What You Should Know About Dermal Fillers
When it comes to cosmetic procedures, one of the most popular forms of treatment is the injection of dermal fillers. Dermal filler is used to enhance certain physical features such as one’s nose, cheeks and chin. Additionally, it can be used to reduce the appearance of wrinkles and skin creases.
Dermal filler is made up of a gel-like substance and is usually injected just under the patient’s skin. With a few specific exceptions, this procedure is generally safe and doesn’t put the patient at risk of a major health issue.
In this blog, we’re going to take a deeper look at dermal fillers to help you figure out whether or not they are for you. We’ll discuss what dermal filler is made of, the procedure itself, and the results that you should expect. We’ll also go through some of the legalities surrounding this procedure in Australia.
What is Dermal Filler?
Dermal fillers are made up of hyaluronic acid, calcium hydroxyapatite and poly-l-lactic acid. Both the hyaluronic acid and the calcium hydroxyapatite can be found in the body while the poly-l-lactic acid is a synthetic biodegradable material.
This material can be injected underneath the skin in order to enhance a patient’s cosmetic features.
- Minimising appearance of facial wrinkles and skin folds
- Adding volume to the lips, cheeks, chin or jawline
- Reducing the appearance of acne scars
Usually, the goal of these procedures is to restore the strong facial structure of the patient and give them a more youthful appearance.
Most dermal fillers are temporary as the material will eventually be absorbed by the body. Depending on the product, the filler might last for as little as four months or as long as 18 months. This means that if you want to maintain the results, you will likely need to repeat the procedure.
In Australia, this composition is considered a ‘medical device’ and, according to the TGA, can only be used under supervision of a qualified medical professional within a clinic.
Things to Know About Dermal Fillers
- The procedure
Injecting dermal filler is a non-invasive procedure that typically lasts around 25 to 40 minutes. Unlike major surgical procedures, dermal filler doesn’t require patients to go through an extensive recovery period. You can usually go about your usual business as soon as you leave the clinic.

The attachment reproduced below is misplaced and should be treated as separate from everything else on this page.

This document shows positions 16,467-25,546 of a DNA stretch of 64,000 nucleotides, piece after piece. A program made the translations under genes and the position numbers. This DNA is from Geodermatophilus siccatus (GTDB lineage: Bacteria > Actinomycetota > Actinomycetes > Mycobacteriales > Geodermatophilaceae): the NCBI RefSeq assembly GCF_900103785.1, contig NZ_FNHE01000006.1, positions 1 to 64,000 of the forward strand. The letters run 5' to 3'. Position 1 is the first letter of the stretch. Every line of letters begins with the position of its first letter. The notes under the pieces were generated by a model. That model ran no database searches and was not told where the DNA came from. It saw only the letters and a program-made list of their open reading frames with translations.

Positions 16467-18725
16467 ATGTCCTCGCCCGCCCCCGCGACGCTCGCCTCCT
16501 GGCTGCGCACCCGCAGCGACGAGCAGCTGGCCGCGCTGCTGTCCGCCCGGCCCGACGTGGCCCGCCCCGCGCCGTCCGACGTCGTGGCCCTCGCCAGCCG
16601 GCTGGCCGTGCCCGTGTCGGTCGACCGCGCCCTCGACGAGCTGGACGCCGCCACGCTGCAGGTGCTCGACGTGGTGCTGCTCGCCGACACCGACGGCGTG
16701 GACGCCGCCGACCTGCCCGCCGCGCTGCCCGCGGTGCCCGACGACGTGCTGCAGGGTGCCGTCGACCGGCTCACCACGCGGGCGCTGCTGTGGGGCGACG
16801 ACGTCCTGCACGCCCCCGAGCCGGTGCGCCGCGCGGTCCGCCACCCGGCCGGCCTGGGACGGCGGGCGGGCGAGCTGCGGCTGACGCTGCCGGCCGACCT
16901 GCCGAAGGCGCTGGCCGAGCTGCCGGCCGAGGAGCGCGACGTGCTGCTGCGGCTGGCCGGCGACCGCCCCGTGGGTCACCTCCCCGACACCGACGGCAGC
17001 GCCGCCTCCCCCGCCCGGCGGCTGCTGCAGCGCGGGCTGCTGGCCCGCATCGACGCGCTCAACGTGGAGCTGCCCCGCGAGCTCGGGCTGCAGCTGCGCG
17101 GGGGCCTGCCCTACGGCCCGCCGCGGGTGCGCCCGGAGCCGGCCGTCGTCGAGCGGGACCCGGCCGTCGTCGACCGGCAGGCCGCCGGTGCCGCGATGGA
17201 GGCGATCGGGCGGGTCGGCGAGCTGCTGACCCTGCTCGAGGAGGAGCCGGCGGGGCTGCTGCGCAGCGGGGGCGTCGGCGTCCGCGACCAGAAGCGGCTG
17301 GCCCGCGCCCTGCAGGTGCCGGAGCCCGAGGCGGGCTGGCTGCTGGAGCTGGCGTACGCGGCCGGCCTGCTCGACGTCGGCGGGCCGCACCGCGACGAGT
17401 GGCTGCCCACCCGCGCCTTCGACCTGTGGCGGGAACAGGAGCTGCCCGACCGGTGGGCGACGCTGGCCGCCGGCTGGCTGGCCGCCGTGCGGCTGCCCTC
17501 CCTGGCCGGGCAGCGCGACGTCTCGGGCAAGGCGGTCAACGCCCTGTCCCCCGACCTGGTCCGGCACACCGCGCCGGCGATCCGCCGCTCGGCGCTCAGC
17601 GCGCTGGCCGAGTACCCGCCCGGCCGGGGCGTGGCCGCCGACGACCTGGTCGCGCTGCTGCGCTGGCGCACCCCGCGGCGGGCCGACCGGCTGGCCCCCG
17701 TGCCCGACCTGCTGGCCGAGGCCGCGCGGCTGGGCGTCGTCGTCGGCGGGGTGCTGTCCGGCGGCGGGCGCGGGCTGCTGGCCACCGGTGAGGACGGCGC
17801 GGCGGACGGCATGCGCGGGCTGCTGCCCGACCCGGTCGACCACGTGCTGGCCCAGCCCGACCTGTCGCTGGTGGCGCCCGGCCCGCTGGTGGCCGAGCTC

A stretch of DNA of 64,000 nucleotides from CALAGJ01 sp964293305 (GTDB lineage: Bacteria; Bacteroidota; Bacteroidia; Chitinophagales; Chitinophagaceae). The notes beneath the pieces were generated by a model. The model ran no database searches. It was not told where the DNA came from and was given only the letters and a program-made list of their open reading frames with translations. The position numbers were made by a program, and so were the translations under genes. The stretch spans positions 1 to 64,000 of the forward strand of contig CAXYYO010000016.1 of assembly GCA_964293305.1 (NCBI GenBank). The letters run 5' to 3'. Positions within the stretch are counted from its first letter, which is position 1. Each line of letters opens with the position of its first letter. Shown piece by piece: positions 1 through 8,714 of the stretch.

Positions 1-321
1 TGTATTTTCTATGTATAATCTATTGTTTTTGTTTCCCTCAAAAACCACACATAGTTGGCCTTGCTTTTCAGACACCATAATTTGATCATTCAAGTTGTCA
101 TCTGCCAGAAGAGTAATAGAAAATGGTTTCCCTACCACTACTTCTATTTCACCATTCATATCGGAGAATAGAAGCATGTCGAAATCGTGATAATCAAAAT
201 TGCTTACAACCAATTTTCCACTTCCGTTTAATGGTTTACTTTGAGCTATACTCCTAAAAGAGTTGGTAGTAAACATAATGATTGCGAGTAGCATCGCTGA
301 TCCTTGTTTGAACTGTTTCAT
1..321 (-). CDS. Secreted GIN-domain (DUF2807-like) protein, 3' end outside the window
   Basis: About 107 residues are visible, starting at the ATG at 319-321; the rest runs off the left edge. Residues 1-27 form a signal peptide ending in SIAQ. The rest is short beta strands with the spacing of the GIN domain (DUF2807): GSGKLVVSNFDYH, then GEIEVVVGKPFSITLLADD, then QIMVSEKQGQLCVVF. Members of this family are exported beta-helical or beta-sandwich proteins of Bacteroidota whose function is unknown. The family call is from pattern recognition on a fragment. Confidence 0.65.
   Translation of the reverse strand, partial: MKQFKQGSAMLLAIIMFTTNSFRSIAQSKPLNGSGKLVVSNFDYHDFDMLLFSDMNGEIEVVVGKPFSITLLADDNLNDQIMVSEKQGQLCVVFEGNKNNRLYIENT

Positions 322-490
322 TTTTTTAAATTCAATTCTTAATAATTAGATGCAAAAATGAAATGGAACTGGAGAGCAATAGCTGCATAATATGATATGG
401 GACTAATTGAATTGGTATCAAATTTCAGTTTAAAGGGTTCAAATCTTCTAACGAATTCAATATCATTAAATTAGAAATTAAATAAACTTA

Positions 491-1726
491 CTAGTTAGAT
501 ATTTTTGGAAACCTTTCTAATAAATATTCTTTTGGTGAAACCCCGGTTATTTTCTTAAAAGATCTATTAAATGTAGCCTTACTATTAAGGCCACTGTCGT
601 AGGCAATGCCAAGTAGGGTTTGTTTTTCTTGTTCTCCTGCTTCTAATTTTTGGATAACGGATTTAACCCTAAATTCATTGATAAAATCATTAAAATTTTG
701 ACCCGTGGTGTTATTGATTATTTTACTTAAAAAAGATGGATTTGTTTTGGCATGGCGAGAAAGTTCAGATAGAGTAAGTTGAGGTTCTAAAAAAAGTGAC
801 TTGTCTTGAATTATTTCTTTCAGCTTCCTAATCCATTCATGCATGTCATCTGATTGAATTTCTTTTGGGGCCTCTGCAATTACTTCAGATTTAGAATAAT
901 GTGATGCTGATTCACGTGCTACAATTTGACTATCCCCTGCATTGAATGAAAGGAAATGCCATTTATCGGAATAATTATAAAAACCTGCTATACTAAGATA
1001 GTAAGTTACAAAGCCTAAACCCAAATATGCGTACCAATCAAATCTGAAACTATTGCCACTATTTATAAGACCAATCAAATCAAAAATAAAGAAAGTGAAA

Additionally, it’s important to let your clinic know about any relevant health conditions that you might have. The procedure might not be safe for you if you have a certain pre-existing blood or skin condition.
In Australia, only dermal filler products approved by the TGA can be used for the procedure. As mentioned before, these products must also be injected by an authorized prescriber like a qualified cosmetic surgeon, a registered nurse or a doctor.
It’s important to know if the clinic you have chosen adheres to these policies and regulations.
In order to get the best possible results, the TGA recommends asking the following questions during your initial consultation with your chosen clinic:
- Who will be performing the procedure?
- How much experience does the person have in handling such procedures?
- What product will be used?
- What level of aftercare will be provided?
Through these questions, you should be able to determine whether or not a clinic is reliable.
Though injecting dermal filler is a safe procedure overall, there are still some considerable risks to keep in mind. In most cases, these risks come about due to the use of substandard products or due to the inexperience of the prescriber.
As such, it is absolutely vital that you ask the questions listed above and determine if your chosen clinic is legitimate.
The risks include:
- Permanent scarring
- Injuries to facial features
- Long-term pain
If you have any concerns about these risks, please consult a medical professional before going through with the procedure.
In most instances, however, the patient won’t experience any major issues besides temporary swelling or itching.
Hopefully, this has given you a better understanding of dermal fillers. Keep in mind that nothing in this blog is to be considered medical advice. Always consult a medical professional if you have any questions or concerns.
You may also like to read about – What You Need To Know About Lip Fillers